Wednesday, September 12, 2012


2001 Memories

Just in from walking Karl the Wonder Dog. My first morning walk with him since returning with Gail and Alex from a vacation in Maine. Karl was pleased with the walk and the smells which result from falling temperatures and the critters of the fields and woods. As we walked, we could hear a local logger loading trucks that will head out shortly for mills in Maine. Vermont mills are limited now and I guess better prices come from hauling the logs out of state. We also heard the call of an owl. I do not know the call for sure as it was a single, quick whoo-o-o-o which might be the seldom used call of the barred owl.

911 is a memory that returns to me all the time. I know that not a week goes by but what I think about the events and everything that has transpired since. I left that day to go to Maine to buy some plants for the nursery. It probably seems odd to be buying plants at the end of a growing season but come Labor Day when things slow at the nursery, I find a need for a brief rest after working seven days a week since spring. It might seem more odd that on a day off I would be on the road before 4 AM but I had an appointment at 9:30 outside of Belfast and that's a haul from Vermont. I knew I had school buses to contend with and some unknown roads so that was my rationale for heading out so early.

My first visit was with a hosta grower who I had never met. He had a great reputation among my friends and I knew I would enjoy meeting him. As I arrived and shook his hand, there was something very strange about the welcome, something missing, almost as if it was not real. When I go on trips or vacations, I enjoy peace, and quiet is important to me so I avoid listening to the radio in the truck and avoid newspapers and any form of media. I had no idea what was happening in the world. The man introduced me to where things were located and he went back into the house as I meandered around, puzzled by his behavior, his cold salutation, his quick departure.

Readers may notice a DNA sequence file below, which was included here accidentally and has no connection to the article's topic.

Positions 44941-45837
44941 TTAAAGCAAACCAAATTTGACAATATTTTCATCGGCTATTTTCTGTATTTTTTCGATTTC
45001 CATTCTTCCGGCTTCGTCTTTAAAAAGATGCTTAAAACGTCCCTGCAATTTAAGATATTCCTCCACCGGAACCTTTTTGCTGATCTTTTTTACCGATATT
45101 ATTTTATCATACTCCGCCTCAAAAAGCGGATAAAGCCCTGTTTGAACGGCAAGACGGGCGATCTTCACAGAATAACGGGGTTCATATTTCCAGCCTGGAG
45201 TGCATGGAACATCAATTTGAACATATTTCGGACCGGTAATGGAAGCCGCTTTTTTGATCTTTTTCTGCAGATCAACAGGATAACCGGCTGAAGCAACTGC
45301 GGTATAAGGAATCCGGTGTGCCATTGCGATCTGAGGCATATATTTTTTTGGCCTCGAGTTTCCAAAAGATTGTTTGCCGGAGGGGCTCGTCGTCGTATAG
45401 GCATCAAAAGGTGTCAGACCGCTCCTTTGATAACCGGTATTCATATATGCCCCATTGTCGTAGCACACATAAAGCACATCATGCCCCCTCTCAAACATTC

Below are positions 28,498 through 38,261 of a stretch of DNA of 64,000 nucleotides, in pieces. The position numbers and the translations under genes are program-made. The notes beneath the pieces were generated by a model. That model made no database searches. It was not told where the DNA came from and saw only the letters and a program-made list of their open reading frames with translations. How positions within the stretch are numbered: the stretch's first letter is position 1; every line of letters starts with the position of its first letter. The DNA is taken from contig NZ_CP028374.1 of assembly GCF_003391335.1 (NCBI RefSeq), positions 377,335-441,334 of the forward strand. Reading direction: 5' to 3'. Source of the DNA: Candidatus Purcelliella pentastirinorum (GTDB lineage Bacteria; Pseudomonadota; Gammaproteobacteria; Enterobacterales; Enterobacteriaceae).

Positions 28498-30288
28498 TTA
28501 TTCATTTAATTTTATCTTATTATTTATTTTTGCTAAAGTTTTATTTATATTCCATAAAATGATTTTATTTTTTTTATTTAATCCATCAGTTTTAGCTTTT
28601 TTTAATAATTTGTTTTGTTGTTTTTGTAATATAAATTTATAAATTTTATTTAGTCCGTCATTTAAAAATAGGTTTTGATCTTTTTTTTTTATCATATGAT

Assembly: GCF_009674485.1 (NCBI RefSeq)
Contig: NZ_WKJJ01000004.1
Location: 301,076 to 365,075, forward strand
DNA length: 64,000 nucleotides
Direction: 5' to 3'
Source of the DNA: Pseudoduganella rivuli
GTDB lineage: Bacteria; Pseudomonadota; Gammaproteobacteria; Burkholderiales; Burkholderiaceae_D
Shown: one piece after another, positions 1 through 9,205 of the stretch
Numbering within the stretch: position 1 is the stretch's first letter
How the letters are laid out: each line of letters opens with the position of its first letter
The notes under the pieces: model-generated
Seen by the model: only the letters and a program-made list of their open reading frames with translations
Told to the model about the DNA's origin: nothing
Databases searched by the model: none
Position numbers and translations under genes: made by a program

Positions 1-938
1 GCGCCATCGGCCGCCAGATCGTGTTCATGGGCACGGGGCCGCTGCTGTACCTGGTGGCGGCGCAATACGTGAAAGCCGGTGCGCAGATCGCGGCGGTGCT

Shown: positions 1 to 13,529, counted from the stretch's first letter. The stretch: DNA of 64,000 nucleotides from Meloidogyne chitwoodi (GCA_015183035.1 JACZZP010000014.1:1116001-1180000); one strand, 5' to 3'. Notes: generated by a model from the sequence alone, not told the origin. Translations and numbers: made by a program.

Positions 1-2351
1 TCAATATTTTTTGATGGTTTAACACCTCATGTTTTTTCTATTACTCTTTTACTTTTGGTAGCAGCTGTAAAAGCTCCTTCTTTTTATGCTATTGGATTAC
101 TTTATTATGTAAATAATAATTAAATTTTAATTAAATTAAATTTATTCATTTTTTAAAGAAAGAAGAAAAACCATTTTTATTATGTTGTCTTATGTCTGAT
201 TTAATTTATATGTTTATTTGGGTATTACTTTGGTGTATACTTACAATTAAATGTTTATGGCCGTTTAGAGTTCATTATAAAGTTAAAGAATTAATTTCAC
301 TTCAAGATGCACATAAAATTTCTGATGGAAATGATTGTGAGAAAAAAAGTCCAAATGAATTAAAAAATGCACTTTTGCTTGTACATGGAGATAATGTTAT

I got hung up looking at various gingers that I liked and spent some time with a variety of hepaticas and other wildflowers and then started picking hostas and other plants to purchase. The man's wife joined me in one of the shade houses and mentioned how terrible the events were. It was not until then that I understood what was happening. Their daughter worked at the Pentagon and there was no answer on her cell phone or work phone. The gravity of the situation had a different emotion to it and I shared my concern. My mind raced with thoughts of what happened and I felt a strange burden I could not explain. I continued on with my buying for another hour and by the time I had reached my limit, my host came back and explained the situation and said with obvious relief that he had just heard from his daughter and she was safe. I was greatly relieved too.

I headed cross country with a set of directions that was guaranteed to get me to my next destination on time. I was looking for a daylily grower in a tiny town away from the coast. By the time I arrived it was after three and I had kept an ear to the radio for a few hours. The grower's season was ending that day and his eagerness to close was even more intense due to a desire to get home to the latest news. I wished to spend more time but it was obvious that my purchases were less than important than the events of the world. I paid up, expressed thanks and hopes for safety, and I headed south to a hotel reservation.

That day was a long time ago but the memories have been repeated often and their intensity has grown. Yes, I am a gardener and I take great pride in what I do and the products that I sell. But I think often about our world and how it has changed since my earlier days. Much of what has transpired is confusing and although I continue to seek answers, I sometimes find a greater abundance of questions. Often I return to a quote attributed to Minnie Aumonier. "When the world wearies and ceases to satisfy, there is always the garden." Often we ask "why?" but there is no answer. The garden is a place to think and wait for answers.

Writing from the mountain above Peacham Pond where the air is damp, the sky still lit with a slice of moon and a number of stars. The stars will extinguish soon but my thoughts of the past will continue.

George Africa
The Vermont Gardener
Vermont Flower Farm
On Facebook as Vermont Flower Farm and Gardens and also as George Africa
On Twitter as vtflowerfarm
And at the nursery where we always offer to help you grow your green thumb!

1 comment:

Kathy said...

Yes, there is always the garden. It does help, even when it doesn't provide answers.